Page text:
As implied by the title of her essay—“Can the Subaltern Speak?”—Gayatri C. Spivak aims to enunciate the individual voice of the subaltern. She tries to figure out if dispossessed, oppressed, and marginalized individuals can talk for themselves in the context of theory. As she attempts to find an answer to her question, she cites a handful of recognized European thinkers, including Gilles Deleuze, Michel Foucault, and Karl Marx. Each of these men has written extensively about what might be called the subaltern.
The work of Deleuze, Foucault, and Marx focuses on the inimical consequences of capitalism and Western power structures. They analyze how such hegemony harms and arrests the lower classes (the subaltern). Spivak argues that these investigations don’t actually confer agency upon the subaltern. Spivak contends that their work, and work like it, tends to conceal a “privileging of the intellectual and of the concrete subject of oppression.” In other words, it's the well-off Western scholar who's speaking, not a precarious member of the subaltern.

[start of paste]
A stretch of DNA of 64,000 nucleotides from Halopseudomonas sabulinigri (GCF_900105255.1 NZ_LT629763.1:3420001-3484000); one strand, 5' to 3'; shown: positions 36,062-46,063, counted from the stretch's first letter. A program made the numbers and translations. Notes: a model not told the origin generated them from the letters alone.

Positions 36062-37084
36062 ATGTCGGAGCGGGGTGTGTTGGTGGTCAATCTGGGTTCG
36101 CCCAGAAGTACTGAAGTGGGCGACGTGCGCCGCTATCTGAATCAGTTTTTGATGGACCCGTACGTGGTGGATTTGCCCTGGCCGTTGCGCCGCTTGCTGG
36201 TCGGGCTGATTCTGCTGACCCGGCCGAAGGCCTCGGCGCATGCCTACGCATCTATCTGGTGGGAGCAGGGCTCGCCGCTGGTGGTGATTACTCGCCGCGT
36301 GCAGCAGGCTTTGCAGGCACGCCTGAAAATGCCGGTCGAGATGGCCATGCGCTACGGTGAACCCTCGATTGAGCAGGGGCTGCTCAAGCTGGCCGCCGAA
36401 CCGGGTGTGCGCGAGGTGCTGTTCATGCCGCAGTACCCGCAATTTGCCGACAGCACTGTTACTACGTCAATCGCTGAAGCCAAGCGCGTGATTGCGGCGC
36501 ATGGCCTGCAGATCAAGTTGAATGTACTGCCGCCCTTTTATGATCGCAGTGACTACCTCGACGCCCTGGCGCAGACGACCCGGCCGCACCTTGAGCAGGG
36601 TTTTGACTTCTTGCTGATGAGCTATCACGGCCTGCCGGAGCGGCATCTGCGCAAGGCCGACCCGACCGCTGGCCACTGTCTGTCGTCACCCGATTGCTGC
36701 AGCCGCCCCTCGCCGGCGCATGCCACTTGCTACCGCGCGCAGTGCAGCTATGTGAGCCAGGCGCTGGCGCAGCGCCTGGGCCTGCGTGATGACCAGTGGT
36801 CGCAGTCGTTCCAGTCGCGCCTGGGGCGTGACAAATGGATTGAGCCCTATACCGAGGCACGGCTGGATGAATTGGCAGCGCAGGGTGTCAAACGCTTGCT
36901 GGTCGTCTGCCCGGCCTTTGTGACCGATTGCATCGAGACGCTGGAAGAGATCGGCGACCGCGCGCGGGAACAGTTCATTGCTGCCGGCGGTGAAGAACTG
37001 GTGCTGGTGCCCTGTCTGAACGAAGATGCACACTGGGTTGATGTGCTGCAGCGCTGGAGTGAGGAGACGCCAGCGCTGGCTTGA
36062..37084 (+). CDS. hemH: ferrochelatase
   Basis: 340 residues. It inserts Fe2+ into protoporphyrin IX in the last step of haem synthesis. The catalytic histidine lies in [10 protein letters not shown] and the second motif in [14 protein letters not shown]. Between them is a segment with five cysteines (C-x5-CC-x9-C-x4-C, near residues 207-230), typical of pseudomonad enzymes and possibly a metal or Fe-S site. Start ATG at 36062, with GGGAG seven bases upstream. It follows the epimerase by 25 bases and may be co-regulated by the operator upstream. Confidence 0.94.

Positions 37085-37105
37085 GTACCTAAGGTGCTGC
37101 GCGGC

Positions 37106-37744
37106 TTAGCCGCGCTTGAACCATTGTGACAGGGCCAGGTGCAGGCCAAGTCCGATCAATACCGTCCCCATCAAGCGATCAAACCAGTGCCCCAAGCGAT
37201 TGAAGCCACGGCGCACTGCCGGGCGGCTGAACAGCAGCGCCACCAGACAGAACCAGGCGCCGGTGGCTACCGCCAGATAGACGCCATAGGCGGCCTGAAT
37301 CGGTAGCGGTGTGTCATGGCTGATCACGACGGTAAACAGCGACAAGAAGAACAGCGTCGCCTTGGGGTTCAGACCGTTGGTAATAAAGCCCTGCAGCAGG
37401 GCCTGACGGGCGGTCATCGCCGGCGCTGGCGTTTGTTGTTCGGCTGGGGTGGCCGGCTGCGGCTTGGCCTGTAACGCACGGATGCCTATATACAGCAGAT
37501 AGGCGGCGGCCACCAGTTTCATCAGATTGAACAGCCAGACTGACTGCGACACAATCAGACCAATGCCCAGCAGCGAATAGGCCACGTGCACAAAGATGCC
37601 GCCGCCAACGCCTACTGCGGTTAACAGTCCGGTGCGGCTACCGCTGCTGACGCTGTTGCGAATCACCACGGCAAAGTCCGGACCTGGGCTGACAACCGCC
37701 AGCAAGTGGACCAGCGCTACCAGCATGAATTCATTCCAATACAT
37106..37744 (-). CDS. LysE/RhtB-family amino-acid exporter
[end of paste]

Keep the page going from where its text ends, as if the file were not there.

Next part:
Using suttee—the Indian custom where a widow hurls herself on her husband’s funeral pyre—Spivak (who’s from India) demonstrates how hard it is for the subaltern to speak for themselves within intellectual discourse. The slippage, variables, and heterogeneity foreclose the possibility of a true subaltern voice. As Spivak says, “Between patriarchy and imperialism, subject-constitution and object-formation, the figure of the woman disappears.” The woman is “caught between tradition and modernization.”
With suttee and the specific situation of Bhuvaneswari Bhaduri (a revolutionary Indian teen who killed herself), Spivak, somewhat paradoxically, argues her conclusion that the subaltern cannot speak. For Spivak, people’s inclination to dismiss Bhaduri’s death as “hapless” or a product of “illicit love” reinforces her thesis that the subaltern—the subaltern woman, especially—does not have the ability to talk and be heard.